September 08, 2008

Too big, too fast

This morning, again, the front pages are doing the job of this blog. The New York Times
bottom-lines the situation in Washington DC:
“The downfall of Fannie and Freddie stems from a series of miscalculations and deferred decisions, both by their executives and government officials, according to company insiders, regulators, auditors and outside analysts. The companies expanded rapidly in recent years, initially playing down the risks posed by a housing bubble. Then, as the housing slump expanded nationwide, they resisted raising enough new capital that might have provided a financial cushion to weather the storm. Lawmakers, paralyzed by partisan infighting, delayed strengthening regulatory oversight of the politically powerful companies.”

While, in the "other Washington,” a similar story unfolds in the Times about the firing of the CEO of the country’s biggest saving and loan:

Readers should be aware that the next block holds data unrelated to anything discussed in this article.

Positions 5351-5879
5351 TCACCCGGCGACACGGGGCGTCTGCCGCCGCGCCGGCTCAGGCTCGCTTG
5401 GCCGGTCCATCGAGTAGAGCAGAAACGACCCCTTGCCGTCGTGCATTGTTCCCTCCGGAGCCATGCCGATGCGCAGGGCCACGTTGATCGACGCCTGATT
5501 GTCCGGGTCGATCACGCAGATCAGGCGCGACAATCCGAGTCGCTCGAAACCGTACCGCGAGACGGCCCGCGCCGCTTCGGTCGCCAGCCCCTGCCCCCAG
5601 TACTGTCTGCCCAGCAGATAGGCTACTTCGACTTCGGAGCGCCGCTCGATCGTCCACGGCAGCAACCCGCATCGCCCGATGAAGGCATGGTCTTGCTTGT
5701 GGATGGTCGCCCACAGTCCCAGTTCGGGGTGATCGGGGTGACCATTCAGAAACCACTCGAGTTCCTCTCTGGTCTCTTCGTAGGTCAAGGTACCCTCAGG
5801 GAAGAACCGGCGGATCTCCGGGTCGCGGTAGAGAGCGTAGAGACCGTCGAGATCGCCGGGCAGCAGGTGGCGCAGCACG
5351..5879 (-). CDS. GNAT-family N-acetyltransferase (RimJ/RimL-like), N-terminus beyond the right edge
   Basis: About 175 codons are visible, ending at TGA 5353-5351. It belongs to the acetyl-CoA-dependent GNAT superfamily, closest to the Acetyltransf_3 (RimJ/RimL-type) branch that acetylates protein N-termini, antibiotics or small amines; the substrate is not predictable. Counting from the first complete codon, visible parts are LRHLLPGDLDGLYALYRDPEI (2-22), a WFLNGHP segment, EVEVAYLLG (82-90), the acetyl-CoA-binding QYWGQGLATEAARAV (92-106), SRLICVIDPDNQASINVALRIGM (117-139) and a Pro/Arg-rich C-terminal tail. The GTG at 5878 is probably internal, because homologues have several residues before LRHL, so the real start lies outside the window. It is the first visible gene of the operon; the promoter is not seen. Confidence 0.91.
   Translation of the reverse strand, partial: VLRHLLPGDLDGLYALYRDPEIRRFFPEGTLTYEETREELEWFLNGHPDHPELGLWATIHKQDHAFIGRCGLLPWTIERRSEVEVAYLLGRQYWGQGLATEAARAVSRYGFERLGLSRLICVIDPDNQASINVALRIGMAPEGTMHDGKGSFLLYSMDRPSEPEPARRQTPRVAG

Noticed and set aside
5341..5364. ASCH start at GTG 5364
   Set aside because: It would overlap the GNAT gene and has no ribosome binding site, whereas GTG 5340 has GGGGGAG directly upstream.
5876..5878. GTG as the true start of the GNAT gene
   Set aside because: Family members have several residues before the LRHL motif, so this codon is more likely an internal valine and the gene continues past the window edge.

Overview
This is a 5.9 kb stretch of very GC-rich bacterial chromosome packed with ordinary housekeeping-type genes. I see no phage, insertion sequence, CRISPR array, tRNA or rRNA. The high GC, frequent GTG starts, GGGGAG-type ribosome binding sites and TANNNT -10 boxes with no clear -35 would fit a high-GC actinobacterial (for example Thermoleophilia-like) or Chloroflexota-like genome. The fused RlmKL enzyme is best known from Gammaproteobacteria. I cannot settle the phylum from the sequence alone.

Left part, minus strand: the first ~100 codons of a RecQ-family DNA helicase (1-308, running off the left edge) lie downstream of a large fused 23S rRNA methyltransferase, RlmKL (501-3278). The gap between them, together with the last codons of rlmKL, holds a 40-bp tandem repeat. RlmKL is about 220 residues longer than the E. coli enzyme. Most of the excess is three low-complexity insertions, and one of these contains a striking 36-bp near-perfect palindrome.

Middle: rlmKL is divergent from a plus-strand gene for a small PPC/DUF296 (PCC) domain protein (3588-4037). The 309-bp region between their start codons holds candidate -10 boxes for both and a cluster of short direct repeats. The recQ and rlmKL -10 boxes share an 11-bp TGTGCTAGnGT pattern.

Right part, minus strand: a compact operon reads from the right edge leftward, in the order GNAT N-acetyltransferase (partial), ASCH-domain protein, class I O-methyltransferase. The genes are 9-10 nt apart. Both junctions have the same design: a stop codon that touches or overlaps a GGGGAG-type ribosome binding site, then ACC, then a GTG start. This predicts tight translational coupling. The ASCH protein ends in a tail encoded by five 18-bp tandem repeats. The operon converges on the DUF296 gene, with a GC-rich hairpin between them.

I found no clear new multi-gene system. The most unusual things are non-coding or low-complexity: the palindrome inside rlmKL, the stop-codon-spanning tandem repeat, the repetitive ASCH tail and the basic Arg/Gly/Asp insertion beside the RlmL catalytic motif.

“Mr. Killinger is the latest chief executive in the financial services industry to lose his job as the credit crisis has worsened. Earlier on Sunday, the heads of Fannie Mae and Freddie Mac were forced out after the Treasury Department orchestrated a takeover of the companies. The chief executives of Citigroup, Merrill Lynch, Wachovia and Bear Stearns have also been dismissed as losses mounted.”
“Washington Mutual, based in Seattle, has been one of the lenders hit hardest by the downturn in the housing market. It has one of the biggest portfolios of so-called pay option mortgages, and had long focused its operations on lower-income urban borrowers. Losses at the bank have been devastating.”

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